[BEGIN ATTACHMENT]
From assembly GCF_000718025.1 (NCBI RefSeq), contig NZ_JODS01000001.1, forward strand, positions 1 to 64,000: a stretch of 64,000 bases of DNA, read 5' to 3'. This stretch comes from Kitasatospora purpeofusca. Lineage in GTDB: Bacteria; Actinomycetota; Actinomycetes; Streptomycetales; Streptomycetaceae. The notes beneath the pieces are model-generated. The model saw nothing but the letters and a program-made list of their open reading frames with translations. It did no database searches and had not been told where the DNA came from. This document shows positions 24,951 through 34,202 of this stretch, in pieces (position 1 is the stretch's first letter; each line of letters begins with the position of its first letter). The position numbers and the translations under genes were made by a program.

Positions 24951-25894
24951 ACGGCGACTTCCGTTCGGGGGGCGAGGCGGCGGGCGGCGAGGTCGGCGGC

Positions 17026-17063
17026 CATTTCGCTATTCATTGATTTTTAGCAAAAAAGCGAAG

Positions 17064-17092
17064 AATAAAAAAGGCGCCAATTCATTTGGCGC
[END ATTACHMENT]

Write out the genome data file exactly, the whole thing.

From assembly GCF_000718025.1 (NCBI RefSeq), contig NZ_JODS01000001.1, forward strand, positions 1 to 64,000: a stretch of 64,000 bases of DNA, read 5' to 3'. This stretch comes from Kitasatospora purpeofusca. Lineage in GTDB: Bacteria; Actinomycetota; Actinomycetes; Streptomycetales; Streptomycetaceae. The notes beneath the pieces are model-generated. The model saw nothing but the letters and a program-made list of their open reading frames with translations. It did no database searches and had not been told where the DNA came from. This document shows positions 24,951 through 34,202 of this stretch, in pieces (position 1 is the stretch's first letter; each line of letters begins with the position of its first letter). The position numbers and the translations under genes were made by a program.

Positions 24951-25894
24951 ACGGCGACTTCCGTTCGGGGGGCGAGGCGGCGGGCGGCGAGGTCGGCGGC

Positions 17026-17063
17026 CATTTCGCTATTCATTGATTTTTAGCAAAAAAGCGAAG

Positions 17064-17092
17064 AATAAAAAAGGCGCCAATTCATTTGGCGC